Sometimes I wonder if expanding bullets are truly that much better now than they were as they emerged in the 1970s when I began a shooting career. All sorts of contrived tests we did years ago produced expanded bullets that looked pretty wicked. Only some of these "new-crop" bullets that give the dramatic looking star or saw blade effect really look any better than the expanded bullets of 30-35 years ago and while we may admire the look, are they really better? Did the old designs really give enhanced effectiveness as "stoppers?" Do the current crop of defensive bullets marketed really offer measurably enhanced stopping effectiveness over old designs? Were round nose lead bullets really as bad as they are now made out to be, even if they were "correctly applied," otherwise known as making good hits.
Wish someone with more money than sense would prowl the gun shows gathering quantities of new-old-stock ammunition that is factory loaded with the expanding bullets of yesterday and subject them to the same silly "jello tests" of today. It's entirely possible that today's bullets are perceived to be better based on nothing more than the strength of the marketing that tells us they are better. Contrived tests seem to support effectiveness but is it all "smoke and mirrors?" Gun rag articles are nothing more than ads extolling the benefits of the modern expanding bullet. Forums and gun talk at the range or club further convinces us that we can possess bullets that make our guns equivalent to heavy artillery or death rays.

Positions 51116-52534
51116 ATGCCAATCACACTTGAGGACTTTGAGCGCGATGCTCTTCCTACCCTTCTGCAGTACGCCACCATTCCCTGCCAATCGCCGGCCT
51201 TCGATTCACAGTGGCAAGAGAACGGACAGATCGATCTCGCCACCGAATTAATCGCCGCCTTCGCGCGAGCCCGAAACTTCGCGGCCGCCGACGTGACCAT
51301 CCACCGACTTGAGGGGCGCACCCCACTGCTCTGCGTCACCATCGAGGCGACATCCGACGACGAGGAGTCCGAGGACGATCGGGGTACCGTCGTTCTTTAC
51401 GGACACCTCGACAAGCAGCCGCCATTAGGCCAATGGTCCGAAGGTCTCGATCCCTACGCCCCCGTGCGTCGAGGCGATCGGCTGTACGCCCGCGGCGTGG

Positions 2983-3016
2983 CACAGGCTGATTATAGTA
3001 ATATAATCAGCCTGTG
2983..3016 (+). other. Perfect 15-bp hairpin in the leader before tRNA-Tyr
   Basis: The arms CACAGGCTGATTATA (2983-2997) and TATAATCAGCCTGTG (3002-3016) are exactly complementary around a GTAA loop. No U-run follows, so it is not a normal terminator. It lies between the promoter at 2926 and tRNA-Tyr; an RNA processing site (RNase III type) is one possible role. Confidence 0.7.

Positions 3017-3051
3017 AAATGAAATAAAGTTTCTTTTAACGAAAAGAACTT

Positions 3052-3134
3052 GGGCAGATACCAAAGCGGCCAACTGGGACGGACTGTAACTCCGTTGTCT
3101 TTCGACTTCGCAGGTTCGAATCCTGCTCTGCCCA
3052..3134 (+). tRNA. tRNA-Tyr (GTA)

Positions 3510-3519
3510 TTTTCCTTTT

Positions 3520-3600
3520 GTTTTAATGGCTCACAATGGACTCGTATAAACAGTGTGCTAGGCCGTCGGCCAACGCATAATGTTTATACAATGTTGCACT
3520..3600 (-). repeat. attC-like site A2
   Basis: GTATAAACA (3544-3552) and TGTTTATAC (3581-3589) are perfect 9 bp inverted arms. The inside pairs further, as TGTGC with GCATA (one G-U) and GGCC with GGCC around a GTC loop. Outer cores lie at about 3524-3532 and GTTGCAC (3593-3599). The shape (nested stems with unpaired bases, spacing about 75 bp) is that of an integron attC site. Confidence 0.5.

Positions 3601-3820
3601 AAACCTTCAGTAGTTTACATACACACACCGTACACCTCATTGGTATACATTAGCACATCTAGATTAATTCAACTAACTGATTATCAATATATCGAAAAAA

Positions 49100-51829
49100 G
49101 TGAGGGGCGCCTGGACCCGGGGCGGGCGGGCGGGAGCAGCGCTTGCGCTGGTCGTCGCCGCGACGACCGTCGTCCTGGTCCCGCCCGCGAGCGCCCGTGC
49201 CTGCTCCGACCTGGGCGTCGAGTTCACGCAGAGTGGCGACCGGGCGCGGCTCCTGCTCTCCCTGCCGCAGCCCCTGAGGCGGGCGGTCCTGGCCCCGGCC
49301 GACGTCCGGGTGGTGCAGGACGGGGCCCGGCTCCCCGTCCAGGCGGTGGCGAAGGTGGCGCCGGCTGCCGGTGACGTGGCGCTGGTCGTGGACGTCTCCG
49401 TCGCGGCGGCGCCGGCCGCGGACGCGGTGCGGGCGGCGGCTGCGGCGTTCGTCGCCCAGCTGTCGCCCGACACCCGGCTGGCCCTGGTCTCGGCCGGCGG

Rest assured there's some "leg-pulling" involved in modern defensive bullet marketing. Who can say how much?
Is this one of those topics where we aren't suppose to look behind the curtain so much?